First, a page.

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Remarks by Ambassador Demetrios Marantis at the U.S.-New Zealand Forum

October 7, 2009
U.S.-New Zealand Forum
Washington, D.C.

*As Prepared For Delivery*


Thank you very much for that introduction.

Stepping into any room with my Kiwi friends and colleagues, I always feel welcomed and humbled. Welcomed by my Kiwi colleagues' genuine friendliness and warmth, and humbled knowing these same colleagues' achievements and ambitions. It is an honor to be here today, with Kiwi and American friends old and new. I would like to especially thank our New Zealand hosts, the Right Honorable Jim Bolger [Bowl-gehr] and the Right Honorable Mike Moore, and our American hosts, the Honorable Cal Dooley and Ambassador Susan Schwab.

As Deputy United States Trade Representative, half the world is my portfolio. Four months into my job, I am traveling to Asia or Africa as much as I am in Washington. Some trips have been better than others. There is much to accomplish and I have a lot to learn. But I have already learned one lesson that the international trade veterans in this audience well know: Key to any successful negotiating mission is the team that supports and accompanies you, your fellow travelers.

For decades, Americans and Kiwis have been a team, supporting each other as fellow travelers in good times and bad, achieving new successes and overcoming adversity. American and Kiwi soldiers served side-by-side in the Second World War, Vietnam, and Korea. Today, New Zealand's elite SAS combat force is helping coalition forces bring peace and stability to Afghanistan.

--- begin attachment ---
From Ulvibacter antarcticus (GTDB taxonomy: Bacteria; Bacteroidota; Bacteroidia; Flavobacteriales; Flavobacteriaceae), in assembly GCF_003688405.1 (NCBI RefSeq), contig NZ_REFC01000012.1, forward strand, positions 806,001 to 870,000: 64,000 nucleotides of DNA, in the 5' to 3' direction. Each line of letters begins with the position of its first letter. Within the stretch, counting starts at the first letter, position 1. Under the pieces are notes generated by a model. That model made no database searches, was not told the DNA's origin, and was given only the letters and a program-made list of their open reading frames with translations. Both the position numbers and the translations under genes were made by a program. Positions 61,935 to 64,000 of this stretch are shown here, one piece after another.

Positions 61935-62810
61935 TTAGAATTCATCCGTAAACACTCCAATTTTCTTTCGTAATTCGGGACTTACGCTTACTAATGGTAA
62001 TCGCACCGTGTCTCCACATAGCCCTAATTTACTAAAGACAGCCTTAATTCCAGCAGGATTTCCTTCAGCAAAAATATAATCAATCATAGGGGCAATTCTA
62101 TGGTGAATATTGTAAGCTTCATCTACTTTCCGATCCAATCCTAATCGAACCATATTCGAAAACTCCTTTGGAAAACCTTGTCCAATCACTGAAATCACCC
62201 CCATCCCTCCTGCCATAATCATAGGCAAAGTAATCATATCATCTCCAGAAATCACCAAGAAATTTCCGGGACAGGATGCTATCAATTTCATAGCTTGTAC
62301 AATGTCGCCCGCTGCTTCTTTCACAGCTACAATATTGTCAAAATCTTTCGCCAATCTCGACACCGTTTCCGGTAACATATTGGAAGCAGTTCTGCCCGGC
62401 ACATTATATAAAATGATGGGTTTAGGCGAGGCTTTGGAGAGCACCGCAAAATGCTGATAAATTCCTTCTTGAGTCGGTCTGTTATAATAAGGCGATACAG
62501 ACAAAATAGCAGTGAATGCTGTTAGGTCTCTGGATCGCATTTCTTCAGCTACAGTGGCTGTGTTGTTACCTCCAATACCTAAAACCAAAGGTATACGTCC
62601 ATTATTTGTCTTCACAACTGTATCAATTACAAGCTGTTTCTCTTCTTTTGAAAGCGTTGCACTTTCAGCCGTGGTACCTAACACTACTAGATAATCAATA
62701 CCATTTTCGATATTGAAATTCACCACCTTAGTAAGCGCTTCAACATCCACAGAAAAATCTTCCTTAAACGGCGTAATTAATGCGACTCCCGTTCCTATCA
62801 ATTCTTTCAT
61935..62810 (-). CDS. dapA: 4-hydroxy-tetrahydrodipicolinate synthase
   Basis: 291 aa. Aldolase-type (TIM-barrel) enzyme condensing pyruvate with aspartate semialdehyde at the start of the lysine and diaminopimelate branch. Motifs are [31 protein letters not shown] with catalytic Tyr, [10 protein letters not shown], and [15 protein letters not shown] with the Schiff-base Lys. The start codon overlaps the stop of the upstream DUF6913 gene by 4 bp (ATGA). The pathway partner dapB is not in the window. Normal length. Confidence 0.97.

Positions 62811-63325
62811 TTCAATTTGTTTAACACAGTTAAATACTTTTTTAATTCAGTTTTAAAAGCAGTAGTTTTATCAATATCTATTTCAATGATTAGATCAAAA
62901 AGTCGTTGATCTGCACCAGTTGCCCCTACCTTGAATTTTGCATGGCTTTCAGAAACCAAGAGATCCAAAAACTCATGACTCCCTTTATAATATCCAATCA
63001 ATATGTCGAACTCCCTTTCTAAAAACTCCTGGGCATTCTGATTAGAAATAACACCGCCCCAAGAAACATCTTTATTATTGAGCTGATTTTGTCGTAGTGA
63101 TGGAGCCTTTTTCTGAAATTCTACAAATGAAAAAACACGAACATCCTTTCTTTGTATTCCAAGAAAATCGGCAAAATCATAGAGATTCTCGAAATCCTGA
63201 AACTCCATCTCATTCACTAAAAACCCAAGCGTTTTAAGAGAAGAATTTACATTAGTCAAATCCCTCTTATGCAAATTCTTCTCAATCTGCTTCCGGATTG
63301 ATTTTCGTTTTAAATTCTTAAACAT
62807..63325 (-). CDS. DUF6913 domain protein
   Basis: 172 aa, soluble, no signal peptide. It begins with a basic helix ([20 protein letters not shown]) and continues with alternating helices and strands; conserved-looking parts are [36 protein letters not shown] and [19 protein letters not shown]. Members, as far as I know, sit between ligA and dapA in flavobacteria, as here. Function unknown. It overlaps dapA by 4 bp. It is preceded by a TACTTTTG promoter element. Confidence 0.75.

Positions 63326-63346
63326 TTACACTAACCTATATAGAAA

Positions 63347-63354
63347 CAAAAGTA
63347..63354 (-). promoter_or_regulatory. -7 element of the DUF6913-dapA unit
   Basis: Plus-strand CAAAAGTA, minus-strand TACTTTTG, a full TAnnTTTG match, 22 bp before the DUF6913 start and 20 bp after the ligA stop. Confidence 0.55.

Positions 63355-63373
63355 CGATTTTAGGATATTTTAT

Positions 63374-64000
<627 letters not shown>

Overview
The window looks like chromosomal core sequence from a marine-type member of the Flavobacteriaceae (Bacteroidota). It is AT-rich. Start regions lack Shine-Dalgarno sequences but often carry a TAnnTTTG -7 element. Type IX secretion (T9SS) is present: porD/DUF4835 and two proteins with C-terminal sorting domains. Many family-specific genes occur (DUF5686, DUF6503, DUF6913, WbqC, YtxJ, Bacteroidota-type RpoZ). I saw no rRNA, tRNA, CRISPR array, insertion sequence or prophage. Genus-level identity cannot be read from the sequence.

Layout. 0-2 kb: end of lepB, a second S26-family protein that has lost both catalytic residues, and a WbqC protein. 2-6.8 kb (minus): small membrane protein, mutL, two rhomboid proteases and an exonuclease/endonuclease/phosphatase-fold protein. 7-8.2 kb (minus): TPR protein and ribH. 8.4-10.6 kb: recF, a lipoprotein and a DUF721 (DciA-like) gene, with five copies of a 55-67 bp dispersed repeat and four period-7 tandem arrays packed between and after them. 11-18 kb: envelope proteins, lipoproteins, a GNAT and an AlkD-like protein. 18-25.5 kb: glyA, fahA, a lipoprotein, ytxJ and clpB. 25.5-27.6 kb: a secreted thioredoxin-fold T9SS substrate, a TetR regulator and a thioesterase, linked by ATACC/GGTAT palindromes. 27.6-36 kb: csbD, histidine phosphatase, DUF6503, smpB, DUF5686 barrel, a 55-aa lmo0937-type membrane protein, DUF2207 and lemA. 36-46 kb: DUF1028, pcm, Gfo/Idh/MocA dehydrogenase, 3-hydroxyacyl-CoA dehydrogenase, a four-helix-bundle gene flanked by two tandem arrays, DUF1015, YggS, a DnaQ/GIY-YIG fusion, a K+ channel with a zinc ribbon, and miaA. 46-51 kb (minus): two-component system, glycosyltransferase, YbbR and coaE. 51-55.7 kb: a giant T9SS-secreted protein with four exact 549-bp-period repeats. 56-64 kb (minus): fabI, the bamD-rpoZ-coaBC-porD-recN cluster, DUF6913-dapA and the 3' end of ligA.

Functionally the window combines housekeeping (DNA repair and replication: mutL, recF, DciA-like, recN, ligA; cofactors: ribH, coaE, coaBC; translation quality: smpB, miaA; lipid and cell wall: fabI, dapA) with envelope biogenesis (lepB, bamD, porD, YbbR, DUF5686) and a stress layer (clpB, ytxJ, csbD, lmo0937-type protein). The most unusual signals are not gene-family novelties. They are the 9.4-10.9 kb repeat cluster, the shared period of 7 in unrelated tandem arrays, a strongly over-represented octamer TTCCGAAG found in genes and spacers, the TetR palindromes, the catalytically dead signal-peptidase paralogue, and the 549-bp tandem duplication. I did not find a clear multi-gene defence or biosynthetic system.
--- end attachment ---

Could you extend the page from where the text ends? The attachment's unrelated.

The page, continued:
We have also linked arms in science and technology. Kiwi scientist William Pickering was instrumental to launching America's first satellite at the outset of our "space race" with the Soviet Union. United States Antarctic Program researchers deploy from Christchurch, and American and New Zealand scientists work hand-in-hand at the South Pole. Americans and Kiwis even join forces to fight nature's challenges, exchanging expertise, equipment, and personnel to fight wildfires.

Our cooperation has brought us safety, security, and scientific advancement. It has also brought us prosperity. The United States is New Zealand's second largest trading partner. U.S. goods exports to New Zealand are up nearly 70 percent and services exports increased over 80 percent since the Uruguay Round. New Zealand is an attractive market for U.S. exporters of machinery, medical equipment, and fresh fruit, while New Zealand has seen success in their meat, dairy, and wine exports. For this last export success I am personally grateful.